Preparation for life in a democracy 
The "strongest, political rationale" for democratic education is that it teaches "the virtues of democratic deliberation for the sake of future citizenship." This type of education is often alluded to in the deliberative democracy literature as fulfilling the necessary and fundamental social and institutional changes necessary to develop a democracy that involves intensive participation in group decision making, negotiation, and social life of consequence.
Civic Education 
The concept of the hidden curriculum includes the belief that anything taught in an authoritarian setting is implicitly teaching authoritarianism. Thus civic education, if taught in a compulsory setting, undermines its own lessons in democracy. A common belief in democratic schools is that democracy must be experienced to be learned. This argument conforms to the cognition-in-context research by Lave.
Arguments about how to transmit democracy, and how much and how early to treat children democratically, are made in various literatures concerning student voice, youth participation and other elements of youth empowerment.
Criticism based on political theory 
Economic theory 
Core features of democratic education align with the emerging consensus on 21st century business and management priorities. Such features include increased collaboration, decentralized organization, and radical creativity.
Criticism based on economic theory 
Self-directed children may not learn skills such as reading, writing and arithmetic, which are needed for economic success.
Education in a democratic society 
As English aristocracy was giving way to democracy, Matthew Arnold investigated popular education in France and other countries to determine what form of education suited a democratic age. Arnold wrote that "the spirit of democracy" is part of "human nature itself", which engages in "the effort to affirm one's own essence...to develop one's own existence fully and freely."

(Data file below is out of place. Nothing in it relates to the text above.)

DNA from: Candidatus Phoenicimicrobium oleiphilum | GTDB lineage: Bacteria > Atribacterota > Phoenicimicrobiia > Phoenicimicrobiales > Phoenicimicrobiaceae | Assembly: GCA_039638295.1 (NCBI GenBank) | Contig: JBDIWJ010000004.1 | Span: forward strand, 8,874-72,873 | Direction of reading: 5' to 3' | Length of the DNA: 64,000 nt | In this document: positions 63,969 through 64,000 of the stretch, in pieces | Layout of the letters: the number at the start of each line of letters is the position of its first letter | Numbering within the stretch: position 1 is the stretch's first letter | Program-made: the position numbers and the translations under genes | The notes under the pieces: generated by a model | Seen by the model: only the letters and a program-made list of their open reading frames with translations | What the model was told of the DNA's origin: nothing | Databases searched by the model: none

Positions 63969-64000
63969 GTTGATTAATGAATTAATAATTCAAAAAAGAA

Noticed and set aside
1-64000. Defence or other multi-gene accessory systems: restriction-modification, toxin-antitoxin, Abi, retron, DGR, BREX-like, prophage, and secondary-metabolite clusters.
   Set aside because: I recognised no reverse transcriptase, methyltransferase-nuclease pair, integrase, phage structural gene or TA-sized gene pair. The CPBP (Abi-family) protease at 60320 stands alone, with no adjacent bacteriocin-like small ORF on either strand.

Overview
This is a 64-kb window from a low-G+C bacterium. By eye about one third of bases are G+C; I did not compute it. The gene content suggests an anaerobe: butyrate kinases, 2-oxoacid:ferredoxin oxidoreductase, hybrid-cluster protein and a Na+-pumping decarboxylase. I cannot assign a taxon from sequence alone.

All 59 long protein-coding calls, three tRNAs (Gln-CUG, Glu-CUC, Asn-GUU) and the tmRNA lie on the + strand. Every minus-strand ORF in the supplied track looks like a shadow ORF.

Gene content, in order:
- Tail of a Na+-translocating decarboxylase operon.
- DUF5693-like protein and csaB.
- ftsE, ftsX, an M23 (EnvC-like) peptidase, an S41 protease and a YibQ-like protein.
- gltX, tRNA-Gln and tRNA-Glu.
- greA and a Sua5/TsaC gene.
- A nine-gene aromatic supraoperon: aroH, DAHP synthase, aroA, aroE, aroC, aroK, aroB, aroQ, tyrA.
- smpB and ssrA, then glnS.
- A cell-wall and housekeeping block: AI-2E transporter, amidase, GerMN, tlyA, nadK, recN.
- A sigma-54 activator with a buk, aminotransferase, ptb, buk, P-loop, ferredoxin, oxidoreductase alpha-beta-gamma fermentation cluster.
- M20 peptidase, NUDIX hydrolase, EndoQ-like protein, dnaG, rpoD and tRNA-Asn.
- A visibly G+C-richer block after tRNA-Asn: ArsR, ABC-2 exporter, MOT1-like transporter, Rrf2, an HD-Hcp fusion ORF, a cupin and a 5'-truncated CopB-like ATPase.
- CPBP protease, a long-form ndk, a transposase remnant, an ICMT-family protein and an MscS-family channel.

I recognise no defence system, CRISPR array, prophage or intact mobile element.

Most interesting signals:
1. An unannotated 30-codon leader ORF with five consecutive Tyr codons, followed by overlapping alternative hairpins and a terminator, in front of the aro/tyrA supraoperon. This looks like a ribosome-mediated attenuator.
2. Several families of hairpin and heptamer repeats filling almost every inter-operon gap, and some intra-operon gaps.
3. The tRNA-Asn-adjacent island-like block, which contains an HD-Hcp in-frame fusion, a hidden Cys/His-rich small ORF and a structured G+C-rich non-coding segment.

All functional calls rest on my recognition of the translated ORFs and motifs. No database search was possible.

During the industrial age, John Dewey argued that children should not all be given the same pre-determined curriculum. In Democracy and Education he develops a philosophy of education based on democracy. He argues that while children should be active participants in the creation of their education, and while children must experience democracy to learn democracy, they need adult guidance to develop into responsible adults.
Amy Gutmann argues in Democratic Education that in a democratic society, there is a role for everyone in the education of children. These roles are best agreed upon through deliberative democracy.
The journal Democracy and Education investigates "the conceptual foundations, social policies, institutional structures, and teaching/learning practices associated with democratic education. By "democratic education" they mean "educating youth...for active participation in a democratic society." 
- Joseph Agassi - Israeli philosopher and proponent of democracy
- Michael Apple - Social scientist, democratic education scholar, University of Wisconsin–Madison
- Matthew Arnold - Wrote about education in an age of democracy
- Pierre Bourdieu - Anthropologist, social theorist, College de France
- Émile Durkheim - Sociologist, functionalist education theorist
- George Dennison - American writer, author
- John Dewey - Social scientist, progressive education theorist, University of Chicago
- Michel Foucault - Post-modern philosopher, University of California, Berkeley
- Peter Gray - Psychologist, democratic education scholar, Boston College
- Amy Gutmann - Political scientist, democratic education scholar, President of the University of Pennsylvania
- Daniel Greenberg - One of the founders of the Sudbury Valley School.
- John Holt - Critic of conventional education and proponent of home-schooling
- Homer Lane - Democratic education pioneer, founder of the Ford Republic (1907–12) and the Little Commonwealth (1913–17)
- A.S. Neill - Democratic education pioneer, founder of the Summerhill School
- Claus Offe - Political Scientist, theorist of deliberative democratic culture, Hertie School of Governance
- Karl Popper - Philosopher at the London School of Economics
- Bertrand Russell - Philosopher, author of "On Education" and founder of Beacon House School
Training Programs 
Israel's Institute for Democratic Education and Kibbutzim College in Tel Aviv collaborate to offer a Bachelor of Education (B. Ed.) degree with a Specialization Certificate in Democratic Education. Student teaching placements are in both regular schools and democratic schools.
Legal Issues 
The United Nations and democratic education 
United Nations agreements both support and place restrictions on education options, including democratic education: